Whittaker Chambers by Sam Tanenhaus
Whittaker Chambers (along with his friend William F. Buckley, Jr.) was a crucial avatar of the modern right. The forces are all here, embodied to one degree or another within Chambers himself: religion, a tragic sensibility, a fear of centralized control, and a Manichean view of good versus evil.
Saturday, July 4, 2009
One of my favorite book bloggers, My Friend Amy, issued a challenge to her fellow book bloggers. Apparently, Newsweek has issued a list of 50 Books for Our Times. My Friend Amy feels this list is, in her word, "strange" and needed another opinion. Well, make that 50 opinions -- one (or more) book blogger's opinion for each book on the list. I have this freaky thing called pride, so I can't ignore a challenge when one is issued. I couldn't help myself. There was only one problem -- which book to choose? There were only three books left unclaimed by the time I made the decision to take on the challenge: City, Rediscovering the Center by William H. White; Whittaker Chambers by Sam Tanenhaus; and American Journeys by Don Watson. Knowing nothing of any of these three books, I chose Whittaker Chambers by Sam Tanenhaus. It's the Fourth of July, I'm feeling patriotic, and Whittaker Chambers was, in the words of William F. Buckley, Jr., "the most important American defector from Communism." Sounds like an interesting read. Does anyone want to join me?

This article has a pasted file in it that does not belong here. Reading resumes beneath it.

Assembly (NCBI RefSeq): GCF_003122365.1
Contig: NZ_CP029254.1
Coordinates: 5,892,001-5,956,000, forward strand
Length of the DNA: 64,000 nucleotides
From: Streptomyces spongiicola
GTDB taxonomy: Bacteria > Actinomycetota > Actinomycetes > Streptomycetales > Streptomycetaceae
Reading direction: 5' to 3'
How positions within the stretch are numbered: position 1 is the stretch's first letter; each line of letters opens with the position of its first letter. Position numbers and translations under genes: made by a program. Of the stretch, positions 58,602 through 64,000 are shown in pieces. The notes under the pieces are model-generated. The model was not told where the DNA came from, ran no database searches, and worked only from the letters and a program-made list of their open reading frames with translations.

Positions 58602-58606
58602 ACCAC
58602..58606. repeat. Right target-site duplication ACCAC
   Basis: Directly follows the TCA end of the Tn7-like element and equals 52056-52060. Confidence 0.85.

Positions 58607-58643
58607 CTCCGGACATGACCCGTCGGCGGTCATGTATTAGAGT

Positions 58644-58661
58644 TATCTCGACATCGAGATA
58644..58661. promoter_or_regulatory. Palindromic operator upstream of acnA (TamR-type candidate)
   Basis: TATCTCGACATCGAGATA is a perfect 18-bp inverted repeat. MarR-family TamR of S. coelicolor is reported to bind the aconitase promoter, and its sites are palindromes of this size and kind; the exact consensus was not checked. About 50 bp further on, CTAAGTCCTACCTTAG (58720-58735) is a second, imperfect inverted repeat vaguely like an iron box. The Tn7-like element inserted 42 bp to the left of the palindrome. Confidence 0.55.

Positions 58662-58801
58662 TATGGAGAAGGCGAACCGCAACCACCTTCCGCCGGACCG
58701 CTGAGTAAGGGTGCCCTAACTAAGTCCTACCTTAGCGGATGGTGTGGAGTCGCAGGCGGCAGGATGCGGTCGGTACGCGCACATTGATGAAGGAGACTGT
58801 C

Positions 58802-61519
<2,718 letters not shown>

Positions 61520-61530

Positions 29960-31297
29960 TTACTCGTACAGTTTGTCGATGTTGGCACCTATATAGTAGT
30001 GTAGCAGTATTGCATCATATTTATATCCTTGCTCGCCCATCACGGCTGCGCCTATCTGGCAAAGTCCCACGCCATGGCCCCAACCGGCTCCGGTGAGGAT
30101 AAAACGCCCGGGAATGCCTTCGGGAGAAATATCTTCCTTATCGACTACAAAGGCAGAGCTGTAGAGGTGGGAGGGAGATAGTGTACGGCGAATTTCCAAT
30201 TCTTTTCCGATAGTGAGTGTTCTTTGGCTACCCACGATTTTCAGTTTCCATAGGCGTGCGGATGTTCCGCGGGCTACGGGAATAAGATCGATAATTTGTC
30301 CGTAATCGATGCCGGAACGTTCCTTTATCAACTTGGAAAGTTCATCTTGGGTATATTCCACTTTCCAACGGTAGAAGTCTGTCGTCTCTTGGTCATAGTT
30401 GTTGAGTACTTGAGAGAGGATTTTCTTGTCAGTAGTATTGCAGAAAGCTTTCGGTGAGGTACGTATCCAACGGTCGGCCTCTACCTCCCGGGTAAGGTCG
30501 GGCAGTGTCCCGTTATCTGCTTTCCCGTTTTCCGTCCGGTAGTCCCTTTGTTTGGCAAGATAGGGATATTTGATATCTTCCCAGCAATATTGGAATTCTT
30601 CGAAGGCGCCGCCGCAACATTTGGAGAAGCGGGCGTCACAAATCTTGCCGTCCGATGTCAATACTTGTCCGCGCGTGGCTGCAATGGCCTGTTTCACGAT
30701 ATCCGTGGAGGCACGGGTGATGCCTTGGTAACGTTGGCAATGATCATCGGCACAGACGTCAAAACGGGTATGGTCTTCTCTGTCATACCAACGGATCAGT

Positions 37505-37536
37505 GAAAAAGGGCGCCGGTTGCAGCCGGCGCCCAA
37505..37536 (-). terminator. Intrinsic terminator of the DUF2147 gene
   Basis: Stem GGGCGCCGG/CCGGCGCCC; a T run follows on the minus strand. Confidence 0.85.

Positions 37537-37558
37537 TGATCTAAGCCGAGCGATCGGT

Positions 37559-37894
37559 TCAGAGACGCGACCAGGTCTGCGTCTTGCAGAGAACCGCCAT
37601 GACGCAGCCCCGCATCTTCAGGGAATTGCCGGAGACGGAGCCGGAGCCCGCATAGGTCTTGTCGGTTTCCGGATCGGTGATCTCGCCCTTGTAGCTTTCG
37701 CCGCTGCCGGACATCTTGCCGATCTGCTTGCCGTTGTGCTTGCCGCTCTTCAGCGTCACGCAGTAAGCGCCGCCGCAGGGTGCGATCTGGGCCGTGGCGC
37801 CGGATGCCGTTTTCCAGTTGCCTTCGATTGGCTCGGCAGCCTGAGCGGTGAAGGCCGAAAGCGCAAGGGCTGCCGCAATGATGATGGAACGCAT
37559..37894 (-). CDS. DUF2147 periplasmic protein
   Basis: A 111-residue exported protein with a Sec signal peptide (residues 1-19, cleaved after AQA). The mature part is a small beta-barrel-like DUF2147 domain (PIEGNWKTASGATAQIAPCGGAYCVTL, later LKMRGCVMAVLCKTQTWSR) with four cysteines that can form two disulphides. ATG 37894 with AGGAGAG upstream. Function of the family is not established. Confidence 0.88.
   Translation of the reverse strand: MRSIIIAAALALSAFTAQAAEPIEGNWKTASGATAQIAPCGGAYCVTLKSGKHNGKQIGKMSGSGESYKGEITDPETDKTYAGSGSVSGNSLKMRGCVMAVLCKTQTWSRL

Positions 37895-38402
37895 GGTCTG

From the Newsweek article: